|Failure to ensure that materials are transported, placed, or stored so that the materials will not tip, collapse or fall, and can be removed or withdrawn without endangering the safety of any worker [Industrial Reg. S. 45(b)]||83||2.54%|
|Failure to prevent access to moving parts of equipment that may endanger a worker [Industrial Reg. S. 24]||82||2.51%|
As part of checking for worker training and appropriate supervision in workplaces orders were issued under the Occupational Health and Safety Awareness and Training Regulation for violations involving:
The 130 stop work orders represented (3.9) per cent of all the orders issued.
No orders were issued for failure to comply with minimum age requirements under the industrial regulations.
The number of orders issued per workplace was slightly higher than previous blitzes in the industrial sector. This indicates workers continue to be exposed to material handling hazards.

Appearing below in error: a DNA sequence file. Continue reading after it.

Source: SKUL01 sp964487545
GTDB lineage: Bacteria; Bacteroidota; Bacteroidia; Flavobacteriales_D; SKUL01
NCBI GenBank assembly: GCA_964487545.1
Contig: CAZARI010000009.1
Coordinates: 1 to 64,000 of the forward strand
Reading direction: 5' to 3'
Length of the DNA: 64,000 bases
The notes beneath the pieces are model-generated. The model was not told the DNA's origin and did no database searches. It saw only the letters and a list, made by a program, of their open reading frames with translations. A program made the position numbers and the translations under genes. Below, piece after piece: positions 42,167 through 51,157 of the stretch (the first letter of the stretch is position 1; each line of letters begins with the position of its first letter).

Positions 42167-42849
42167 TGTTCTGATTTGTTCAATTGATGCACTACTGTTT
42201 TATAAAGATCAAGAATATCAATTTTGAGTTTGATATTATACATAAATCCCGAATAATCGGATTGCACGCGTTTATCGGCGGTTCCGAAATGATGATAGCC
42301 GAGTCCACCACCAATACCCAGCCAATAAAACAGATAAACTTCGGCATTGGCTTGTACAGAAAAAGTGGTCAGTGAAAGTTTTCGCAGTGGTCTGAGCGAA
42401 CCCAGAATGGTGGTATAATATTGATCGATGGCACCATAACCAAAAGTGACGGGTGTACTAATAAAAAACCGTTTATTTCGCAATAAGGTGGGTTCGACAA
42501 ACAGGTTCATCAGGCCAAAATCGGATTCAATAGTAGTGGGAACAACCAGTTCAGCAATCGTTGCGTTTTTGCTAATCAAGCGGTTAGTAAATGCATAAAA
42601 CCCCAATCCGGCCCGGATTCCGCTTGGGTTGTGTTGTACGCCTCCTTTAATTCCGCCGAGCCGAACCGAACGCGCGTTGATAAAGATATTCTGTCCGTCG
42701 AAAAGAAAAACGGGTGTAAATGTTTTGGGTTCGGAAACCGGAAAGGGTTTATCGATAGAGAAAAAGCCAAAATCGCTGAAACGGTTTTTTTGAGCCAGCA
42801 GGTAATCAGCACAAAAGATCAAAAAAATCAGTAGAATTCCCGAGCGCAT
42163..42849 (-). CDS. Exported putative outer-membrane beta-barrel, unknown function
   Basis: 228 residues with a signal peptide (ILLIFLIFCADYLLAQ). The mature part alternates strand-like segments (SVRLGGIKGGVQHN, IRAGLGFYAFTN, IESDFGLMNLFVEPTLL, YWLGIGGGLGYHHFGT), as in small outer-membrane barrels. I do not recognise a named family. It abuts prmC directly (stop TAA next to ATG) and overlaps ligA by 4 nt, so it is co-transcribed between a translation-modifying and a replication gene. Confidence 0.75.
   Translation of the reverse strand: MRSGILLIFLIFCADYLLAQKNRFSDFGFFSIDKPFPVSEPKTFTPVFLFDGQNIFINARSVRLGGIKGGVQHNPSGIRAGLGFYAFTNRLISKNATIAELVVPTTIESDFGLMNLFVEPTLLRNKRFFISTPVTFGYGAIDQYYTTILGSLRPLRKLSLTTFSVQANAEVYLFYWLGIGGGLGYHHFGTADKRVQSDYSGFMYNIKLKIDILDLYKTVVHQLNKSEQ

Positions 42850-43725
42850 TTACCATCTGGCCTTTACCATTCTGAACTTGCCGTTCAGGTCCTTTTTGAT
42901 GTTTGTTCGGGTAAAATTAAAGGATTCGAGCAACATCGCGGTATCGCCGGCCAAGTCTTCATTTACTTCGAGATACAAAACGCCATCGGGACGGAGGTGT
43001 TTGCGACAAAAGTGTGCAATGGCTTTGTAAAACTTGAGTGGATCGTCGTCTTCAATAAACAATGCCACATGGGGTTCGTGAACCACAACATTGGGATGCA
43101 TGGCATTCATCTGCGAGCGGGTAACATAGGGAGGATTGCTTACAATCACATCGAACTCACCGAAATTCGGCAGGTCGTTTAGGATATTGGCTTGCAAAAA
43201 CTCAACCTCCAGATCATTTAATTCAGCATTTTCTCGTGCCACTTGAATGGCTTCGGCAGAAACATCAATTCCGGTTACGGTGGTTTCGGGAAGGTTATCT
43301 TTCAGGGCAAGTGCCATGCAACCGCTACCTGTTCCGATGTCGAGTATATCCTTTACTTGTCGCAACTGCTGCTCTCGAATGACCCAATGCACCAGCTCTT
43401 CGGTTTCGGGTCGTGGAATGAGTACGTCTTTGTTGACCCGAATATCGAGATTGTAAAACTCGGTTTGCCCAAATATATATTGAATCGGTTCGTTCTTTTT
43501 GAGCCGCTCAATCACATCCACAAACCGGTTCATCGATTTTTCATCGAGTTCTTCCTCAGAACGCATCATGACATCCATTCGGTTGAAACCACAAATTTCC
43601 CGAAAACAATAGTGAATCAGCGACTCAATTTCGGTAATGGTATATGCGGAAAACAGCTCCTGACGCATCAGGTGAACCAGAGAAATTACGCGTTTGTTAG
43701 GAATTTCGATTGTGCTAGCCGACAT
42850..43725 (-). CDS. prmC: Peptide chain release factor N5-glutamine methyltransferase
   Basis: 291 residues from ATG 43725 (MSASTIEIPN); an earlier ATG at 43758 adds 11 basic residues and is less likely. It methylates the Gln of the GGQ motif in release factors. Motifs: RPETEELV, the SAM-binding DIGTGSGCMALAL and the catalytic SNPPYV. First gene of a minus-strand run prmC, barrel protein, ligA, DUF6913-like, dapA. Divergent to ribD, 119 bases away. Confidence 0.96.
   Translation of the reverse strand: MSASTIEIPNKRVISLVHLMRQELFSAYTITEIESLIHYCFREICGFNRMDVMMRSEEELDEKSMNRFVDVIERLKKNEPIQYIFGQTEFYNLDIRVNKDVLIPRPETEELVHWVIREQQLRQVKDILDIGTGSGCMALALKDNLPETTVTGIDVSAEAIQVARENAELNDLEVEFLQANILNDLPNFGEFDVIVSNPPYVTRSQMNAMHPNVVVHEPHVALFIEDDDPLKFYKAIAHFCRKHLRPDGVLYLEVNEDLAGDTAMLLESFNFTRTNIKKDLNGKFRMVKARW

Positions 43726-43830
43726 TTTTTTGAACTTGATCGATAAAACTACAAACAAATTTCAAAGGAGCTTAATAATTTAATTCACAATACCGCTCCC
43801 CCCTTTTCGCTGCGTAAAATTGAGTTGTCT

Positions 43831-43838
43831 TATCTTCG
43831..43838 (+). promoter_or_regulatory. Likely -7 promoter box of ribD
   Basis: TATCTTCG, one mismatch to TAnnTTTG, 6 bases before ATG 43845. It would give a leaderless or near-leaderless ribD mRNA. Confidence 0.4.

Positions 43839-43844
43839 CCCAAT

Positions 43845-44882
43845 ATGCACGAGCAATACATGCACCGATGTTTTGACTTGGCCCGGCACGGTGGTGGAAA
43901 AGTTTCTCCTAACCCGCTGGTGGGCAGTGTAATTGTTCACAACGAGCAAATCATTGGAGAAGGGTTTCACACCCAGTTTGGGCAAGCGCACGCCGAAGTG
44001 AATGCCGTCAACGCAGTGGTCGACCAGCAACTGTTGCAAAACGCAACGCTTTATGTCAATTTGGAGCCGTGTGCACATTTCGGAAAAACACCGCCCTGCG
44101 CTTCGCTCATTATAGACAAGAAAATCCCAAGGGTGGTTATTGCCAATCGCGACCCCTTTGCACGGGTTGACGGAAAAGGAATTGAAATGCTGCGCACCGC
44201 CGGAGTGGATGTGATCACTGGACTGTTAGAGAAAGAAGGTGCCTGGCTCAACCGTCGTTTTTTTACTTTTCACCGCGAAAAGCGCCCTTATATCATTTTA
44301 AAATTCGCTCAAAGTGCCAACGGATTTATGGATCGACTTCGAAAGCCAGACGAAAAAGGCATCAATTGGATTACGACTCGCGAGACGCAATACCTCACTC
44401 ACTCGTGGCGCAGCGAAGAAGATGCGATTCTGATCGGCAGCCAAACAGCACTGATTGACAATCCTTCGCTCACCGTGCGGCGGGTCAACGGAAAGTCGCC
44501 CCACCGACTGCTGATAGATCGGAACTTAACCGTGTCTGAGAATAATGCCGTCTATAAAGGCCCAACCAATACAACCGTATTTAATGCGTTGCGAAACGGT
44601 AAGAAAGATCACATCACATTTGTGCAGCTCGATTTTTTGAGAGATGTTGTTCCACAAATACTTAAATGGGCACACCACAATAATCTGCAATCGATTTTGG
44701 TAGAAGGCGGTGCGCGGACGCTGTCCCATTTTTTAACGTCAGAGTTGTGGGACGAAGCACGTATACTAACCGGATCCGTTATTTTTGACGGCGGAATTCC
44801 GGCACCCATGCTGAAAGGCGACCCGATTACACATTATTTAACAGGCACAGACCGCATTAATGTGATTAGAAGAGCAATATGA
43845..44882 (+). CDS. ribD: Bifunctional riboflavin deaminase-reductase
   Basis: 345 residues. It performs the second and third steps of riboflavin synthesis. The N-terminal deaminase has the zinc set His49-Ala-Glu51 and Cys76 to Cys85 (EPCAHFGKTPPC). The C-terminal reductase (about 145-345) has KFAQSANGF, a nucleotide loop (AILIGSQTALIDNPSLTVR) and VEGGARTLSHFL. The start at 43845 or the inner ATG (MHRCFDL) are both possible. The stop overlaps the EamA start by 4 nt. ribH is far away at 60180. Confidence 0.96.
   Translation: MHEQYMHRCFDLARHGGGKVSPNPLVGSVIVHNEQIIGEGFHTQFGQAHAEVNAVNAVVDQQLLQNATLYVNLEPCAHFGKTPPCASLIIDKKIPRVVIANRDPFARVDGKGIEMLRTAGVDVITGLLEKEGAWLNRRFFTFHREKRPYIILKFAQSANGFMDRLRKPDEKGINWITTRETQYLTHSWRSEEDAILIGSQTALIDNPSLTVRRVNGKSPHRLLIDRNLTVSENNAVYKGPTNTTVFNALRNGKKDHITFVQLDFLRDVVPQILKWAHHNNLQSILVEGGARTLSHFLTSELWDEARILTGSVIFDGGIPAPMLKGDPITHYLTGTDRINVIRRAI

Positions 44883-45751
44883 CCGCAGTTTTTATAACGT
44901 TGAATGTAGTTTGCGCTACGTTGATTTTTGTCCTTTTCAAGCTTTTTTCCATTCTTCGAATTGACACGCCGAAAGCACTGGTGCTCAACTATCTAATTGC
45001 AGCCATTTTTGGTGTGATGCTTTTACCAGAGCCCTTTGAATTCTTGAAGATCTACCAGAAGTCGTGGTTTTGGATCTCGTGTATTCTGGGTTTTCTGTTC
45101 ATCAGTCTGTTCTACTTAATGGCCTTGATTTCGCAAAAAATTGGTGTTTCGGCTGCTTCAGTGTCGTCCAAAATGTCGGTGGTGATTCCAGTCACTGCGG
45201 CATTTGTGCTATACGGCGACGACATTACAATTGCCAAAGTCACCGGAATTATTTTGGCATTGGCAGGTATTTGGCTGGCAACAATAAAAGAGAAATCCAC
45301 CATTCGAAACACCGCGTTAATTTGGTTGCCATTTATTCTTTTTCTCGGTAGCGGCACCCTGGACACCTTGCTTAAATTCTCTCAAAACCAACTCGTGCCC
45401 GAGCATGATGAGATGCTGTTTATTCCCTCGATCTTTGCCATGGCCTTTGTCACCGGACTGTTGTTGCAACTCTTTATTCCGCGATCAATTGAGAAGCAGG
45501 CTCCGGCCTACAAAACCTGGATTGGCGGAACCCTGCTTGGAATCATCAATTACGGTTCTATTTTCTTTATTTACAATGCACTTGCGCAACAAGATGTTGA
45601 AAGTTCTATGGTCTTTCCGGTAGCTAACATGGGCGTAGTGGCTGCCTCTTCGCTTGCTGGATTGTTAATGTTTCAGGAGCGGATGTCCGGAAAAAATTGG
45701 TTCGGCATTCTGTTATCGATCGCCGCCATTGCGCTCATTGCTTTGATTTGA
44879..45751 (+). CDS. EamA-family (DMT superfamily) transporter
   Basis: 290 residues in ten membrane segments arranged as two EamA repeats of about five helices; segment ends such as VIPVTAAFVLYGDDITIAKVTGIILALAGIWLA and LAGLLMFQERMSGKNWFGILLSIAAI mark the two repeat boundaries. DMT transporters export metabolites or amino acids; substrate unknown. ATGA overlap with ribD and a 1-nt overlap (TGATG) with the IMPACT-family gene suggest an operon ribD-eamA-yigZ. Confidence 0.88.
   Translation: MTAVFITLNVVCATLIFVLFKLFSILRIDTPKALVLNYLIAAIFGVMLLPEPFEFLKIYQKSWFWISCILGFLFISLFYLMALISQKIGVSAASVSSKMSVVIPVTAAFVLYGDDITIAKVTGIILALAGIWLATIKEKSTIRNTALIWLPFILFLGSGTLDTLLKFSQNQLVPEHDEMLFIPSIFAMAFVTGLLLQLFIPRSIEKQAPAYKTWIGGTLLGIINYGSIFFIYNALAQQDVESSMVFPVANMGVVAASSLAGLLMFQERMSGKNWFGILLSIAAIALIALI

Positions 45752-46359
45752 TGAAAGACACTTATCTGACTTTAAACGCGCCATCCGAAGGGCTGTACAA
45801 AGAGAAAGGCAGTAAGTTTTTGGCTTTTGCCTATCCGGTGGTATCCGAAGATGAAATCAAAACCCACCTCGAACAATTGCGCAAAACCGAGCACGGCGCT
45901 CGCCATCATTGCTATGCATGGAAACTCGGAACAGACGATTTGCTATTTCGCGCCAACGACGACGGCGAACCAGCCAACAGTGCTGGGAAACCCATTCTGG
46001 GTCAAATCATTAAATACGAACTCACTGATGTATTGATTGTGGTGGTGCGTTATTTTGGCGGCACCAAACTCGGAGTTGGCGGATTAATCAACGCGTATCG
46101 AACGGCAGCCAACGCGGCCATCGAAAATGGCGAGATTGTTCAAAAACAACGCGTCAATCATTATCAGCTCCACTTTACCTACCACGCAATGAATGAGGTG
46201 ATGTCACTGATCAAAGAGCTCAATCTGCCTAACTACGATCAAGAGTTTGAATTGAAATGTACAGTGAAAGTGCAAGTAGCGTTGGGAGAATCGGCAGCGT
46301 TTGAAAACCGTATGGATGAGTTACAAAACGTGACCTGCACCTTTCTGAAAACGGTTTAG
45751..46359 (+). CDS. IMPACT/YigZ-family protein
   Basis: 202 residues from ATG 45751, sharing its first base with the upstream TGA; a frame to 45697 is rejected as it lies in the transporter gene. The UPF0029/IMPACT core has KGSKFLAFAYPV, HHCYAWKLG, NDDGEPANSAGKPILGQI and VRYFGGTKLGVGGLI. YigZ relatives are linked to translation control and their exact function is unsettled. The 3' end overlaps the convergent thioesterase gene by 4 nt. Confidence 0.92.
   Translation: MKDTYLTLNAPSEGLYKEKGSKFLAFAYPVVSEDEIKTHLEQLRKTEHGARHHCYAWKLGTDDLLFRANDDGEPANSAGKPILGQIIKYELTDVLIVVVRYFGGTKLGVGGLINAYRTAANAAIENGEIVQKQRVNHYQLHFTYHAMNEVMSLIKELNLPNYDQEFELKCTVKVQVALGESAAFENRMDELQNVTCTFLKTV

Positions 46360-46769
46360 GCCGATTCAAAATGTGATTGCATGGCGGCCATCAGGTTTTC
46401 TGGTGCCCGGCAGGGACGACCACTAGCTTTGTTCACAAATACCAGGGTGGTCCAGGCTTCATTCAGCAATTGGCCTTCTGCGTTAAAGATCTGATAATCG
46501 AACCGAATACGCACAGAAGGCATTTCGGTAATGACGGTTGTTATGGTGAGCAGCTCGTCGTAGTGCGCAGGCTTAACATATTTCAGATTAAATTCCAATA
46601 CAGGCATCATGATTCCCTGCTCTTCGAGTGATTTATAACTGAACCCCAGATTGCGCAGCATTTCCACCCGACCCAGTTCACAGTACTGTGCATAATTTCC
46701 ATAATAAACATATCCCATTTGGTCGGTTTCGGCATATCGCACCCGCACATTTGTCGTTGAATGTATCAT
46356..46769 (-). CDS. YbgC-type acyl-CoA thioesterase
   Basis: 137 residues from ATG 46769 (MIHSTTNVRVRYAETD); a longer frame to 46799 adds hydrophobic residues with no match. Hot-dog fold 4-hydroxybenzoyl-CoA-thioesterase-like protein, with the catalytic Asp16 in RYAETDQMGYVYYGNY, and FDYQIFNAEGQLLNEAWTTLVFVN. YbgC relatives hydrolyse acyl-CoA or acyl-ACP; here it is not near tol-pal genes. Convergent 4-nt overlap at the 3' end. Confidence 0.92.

Continued enforcement is needed to improve the health and safety of workers involved in material handling tasks at workplaces.
The ministry will also continue to target resources on material handling safety during routine workplace inspections of Ontario's industrial workplaces. During visits, inspectors should continue to check that employers are ensuring workers are:
The ministry will continue to raise awareness of material handling hazards in Ontario workplaces.
A key to workplace health and safety in Ontario is the internal responsibility system.
One of the primary purposes of the OHSA is to facilitate a strong IRS in the workplace. To this end, the OHSA lays out the duties of employers, supervisors, workers, constructors and workplace owners. Workplace parties' compliance with their respective statutory duties is essential to the establishment of a strong IRS in the workplace.
Workplace parties are encouraged to work together to identify and control hazards involving material handling.
Please contact our safety partners for more information on identifying, preventing and controlling these hazards.
View health and safety awareness products and training for workplace parties.